Rev Neurol (Paris) 2001 Nov;157(11 Pt 2):S97-100
Carlander B, Dauvilliers Y, Billiard M.
Service de Neurologie B, Hopital Gui-de-Chauliac, 34295 Montpellier.
Since the discovery of an almost 100 p. cent association of human narcolepsy with the HLA gene DQB1*0602, research has been focused on autoimmune mechanisms.
Epidemiological data (age of onset, triggering factors, association with multiple sclerosis) would lend support to this hypothesis.
However it has remained largely impossible to demonstrate immune abnormalities in blood or CSF by means of usual techniques.
The canine form of the disease was supposed to be also immunologically mediated, since a linkage with a human immunoglobulin-related gene had been demonstrated.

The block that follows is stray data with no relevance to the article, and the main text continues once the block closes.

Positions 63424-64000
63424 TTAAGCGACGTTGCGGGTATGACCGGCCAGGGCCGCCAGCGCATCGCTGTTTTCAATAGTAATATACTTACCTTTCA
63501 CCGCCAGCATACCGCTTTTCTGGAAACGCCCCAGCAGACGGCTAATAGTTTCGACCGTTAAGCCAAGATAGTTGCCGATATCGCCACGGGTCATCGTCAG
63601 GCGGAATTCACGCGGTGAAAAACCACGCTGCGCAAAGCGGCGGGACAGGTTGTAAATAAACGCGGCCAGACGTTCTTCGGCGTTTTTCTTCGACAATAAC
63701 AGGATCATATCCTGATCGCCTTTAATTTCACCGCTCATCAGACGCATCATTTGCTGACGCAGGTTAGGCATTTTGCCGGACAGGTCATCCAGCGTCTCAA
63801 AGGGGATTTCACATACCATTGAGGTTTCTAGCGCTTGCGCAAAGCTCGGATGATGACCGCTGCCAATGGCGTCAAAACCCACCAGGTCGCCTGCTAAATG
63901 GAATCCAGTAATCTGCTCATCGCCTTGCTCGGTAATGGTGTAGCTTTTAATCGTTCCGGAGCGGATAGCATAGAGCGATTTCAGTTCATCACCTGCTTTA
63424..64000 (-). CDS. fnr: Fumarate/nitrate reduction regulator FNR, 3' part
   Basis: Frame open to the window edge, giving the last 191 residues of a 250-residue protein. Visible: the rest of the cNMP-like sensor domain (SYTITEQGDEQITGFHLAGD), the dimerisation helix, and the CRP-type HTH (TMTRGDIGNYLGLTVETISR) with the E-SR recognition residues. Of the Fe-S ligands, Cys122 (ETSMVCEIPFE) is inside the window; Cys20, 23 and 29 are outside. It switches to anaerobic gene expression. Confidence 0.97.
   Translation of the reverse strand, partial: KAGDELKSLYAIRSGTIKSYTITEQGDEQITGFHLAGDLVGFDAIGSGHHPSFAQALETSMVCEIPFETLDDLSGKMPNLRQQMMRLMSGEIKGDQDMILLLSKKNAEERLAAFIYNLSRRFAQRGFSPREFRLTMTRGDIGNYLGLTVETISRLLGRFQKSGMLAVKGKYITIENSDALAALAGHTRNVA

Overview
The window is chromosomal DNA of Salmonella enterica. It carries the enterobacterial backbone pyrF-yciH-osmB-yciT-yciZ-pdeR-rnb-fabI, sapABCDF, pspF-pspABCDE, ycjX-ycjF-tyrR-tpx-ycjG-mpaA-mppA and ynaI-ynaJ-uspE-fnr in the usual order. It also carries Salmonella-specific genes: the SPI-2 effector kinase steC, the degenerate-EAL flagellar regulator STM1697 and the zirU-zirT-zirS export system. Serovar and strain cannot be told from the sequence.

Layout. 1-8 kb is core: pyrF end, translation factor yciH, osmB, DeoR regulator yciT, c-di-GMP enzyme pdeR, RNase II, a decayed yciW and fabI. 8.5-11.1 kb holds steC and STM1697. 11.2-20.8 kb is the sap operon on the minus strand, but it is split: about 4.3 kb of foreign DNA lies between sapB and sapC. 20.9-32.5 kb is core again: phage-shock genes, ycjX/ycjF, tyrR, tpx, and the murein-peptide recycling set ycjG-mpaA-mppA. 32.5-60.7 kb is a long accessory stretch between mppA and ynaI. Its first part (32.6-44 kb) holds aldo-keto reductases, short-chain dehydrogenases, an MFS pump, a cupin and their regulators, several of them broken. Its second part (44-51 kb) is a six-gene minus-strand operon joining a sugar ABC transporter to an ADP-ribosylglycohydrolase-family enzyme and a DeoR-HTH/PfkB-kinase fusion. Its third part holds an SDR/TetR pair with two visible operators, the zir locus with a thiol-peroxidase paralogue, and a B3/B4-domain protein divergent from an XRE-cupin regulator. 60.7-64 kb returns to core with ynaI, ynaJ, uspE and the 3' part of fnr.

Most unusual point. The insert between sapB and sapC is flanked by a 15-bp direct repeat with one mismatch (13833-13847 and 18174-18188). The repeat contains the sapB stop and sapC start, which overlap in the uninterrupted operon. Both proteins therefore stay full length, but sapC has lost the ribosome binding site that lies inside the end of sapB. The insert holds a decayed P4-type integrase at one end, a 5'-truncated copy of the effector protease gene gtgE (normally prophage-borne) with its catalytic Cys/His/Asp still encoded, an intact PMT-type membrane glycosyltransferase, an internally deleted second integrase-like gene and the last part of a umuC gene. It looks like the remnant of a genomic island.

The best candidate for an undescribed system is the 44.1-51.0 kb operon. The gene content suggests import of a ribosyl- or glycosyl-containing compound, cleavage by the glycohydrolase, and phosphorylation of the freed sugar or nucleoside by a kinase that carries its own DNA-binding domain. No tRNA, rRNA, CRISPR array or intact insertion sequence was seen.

This was eventually demonstrated to be a pseudo-linkage, the real cause being a mutation in the closely related hypocretin receptor gene.
This recently discovered neuropeptide is clearly involved in some aspects of sleep regulation.
Soon thereafter, hypocretin deficiency was found in human narcoleptics, due to a severe neuronal loss in the hypothalamus; gliosis having been evidenced, it may be considered as the evidence of a prior inflammatory reaction, possibly due to an immune attack.